At our second stop I found a gorgeous Donna Karan subtle wool plaid in red, purple and black, which I did finally walk away from – it was not a bad price, but I’d have needed at least 3 yards for matching the plaid plus another yard of a complementary purple wool for contrast, not to mention a lining fabric and buttons – the cost of which would have pushed me well over my duty-free limit! So, regretfully, I left it behind. 

We’re setting up this evening, then start in earnest tomorrow morning. 


San Francisco 3

Sheila and I started our sight-seeing day with a bus tour of SF – through the well known areas of the city. We picked up the bus at Union Square

Down Post Street past the needlepoint shop

Through Chinatown

Past the financial district

Up Telegraph Hill

A brief stop at Fisherman’s Wharf

Through the city back to Union Square

We stopped for lunch at Lina’s Diner

Then walked slowly back to the hotel

Past a woman singing Puccini beautifully

Our last stop a walk through Tiffany’s (both floors)

We also made a stop at Britex Fabrics where I bought more fabric

Our day ended at Sandra Betzina’s home in the SF hills for a lovely dinner and conversation

Today Sandra takes us fabric shopping!

San Francisco 2

After a leisurely breakfast I moseyed down Mason Street to Geary, made a left turn, walked past Union Square. My destination – Britex Fabrics. You walk in the front door and the entire right-hand wall, all the way to the back of the shop, is filled with wool flannel, worsted, gaberdine, crepe from Italy, England, in an amazing array of weights and colours – and then you check out the price! Not cheap, but the fabrics are lovely, and I’m looking for fabric to make wool pants.

On the left-hand wall there are plaids and other assorted woolens.

When I arrive, there are few customers and Raymond, one of the sales people welcomes me and we start to kibbitz. He recommends I head to the 4th floor to look at the remnants – lots of good buys he says.

I spend quite a bit of time sorting through pieces of fabric with a very interesting woman who helps me select three cuts of flannel: a navy with a subtle stripe, a dark charcoal, and a black. Then I head down a floor to explore buttons and trims. Hard to choose when you don’t know what garments they’re for; I settle on just 4 buttons suitable for fastening pants.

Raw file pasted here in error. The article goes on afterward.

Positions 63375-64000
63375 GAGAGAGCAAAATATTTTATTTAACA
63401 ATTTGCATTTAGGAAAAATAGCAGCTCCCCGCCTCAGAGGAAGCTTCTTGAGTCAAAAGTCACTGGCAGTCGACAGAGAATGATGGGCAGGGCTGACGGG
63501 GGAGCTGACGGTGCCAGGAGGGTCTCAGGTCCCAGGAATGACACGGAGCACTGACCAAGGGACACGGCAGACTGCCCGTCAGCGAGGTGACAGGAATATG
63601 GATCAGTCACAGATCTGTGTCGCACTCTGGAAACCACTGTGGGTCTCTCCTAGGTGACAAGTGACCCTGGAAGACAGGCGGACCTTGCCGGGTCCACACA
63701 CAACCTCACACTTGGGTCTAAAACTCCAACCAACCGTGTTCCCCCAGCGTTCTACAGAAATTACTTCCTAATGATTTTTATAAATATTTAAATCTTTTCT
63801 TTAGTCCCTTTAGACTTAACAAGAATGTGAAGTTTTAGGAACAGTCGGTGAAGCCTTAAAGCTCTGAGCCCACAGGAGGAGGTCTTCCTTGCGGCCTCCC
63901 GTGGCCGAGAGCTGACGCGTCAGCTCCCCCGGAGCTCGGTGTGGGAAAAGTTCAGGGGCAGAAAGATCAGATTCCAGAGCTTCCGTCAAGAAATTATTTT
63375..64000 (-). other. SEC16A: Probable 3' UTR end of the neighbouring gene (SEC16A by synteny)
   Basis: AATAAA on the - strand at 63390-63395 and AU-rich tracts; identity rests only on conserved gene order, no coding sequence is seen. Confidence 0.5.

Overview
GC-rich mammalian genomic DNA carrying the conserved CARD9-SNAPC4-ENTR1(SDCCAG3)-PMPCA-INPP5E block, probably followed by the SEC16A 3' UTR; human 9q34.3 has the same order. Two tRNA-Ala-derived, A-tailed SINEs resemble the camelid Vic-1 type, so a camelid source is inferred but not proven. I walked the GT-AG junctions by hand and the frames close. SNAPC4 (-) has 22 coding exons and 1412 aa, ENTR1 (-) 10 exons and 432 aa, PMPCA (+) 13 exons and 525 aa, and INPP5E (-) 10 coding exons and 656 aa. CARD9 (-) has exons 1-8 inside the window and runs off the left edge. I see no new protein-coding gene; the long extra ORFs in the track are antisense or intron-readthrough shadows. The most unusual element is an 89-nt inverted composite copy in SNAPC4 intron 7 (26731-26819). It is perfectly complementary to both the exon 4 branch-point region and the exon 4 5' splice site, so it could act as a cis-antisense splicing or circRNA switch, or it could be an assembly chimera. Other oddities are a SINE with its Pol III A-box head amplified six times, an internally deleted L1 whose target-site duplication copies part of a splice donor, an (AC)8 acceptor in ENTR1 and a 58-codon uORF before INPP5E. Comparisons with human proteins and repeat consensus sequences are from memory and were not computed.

I next look around the 2nd floor – cottons and silks. One cotton catches my eye – a navy ikat-looking fabric which will go with the quilt I’m working on – I take half a yard. That’s it.

After Britex I cross the street and wander through Neiman Markus, in one door, out another – lovely but expensive clothing.

Next Macy’s – more in my league. But I’m not really interested in buying clothes. What does catch my attention is the wall of running shoes:

Wow, have they become colorful!

After a lunch on my own and a rest back at the hotel I meet up with one of the other women here to learn about fitting patterns. We wander back to Union Square. From street level we see a sign: Needlepoint Inc. We find the entrance, and take the elevator to the shop. I’ve never seen such an array of threads and printed canvasses. A woman is working on a sizable picture of a nutcracker. Her stitching is meticulous.

Sheila and I carry on down Post Street past all sorts of interesting shops – we stop to look at the diamonds on display in a window – they’re beautiful but I’ve nothing to wear them with, and nowhere to wear them so we move along.

An interesting coat – the contrasting fabrics a great idea. I take the photo to add to my idea collection.

And then we look around:

And up:

Lots of old (but well kept) buildings in this part of San Francisco.

San Francisco 1

The 4 hour time difference is a bummer – this is the view from my hotel room at 6:23 this morning – I was actually awake shortly after 5:00!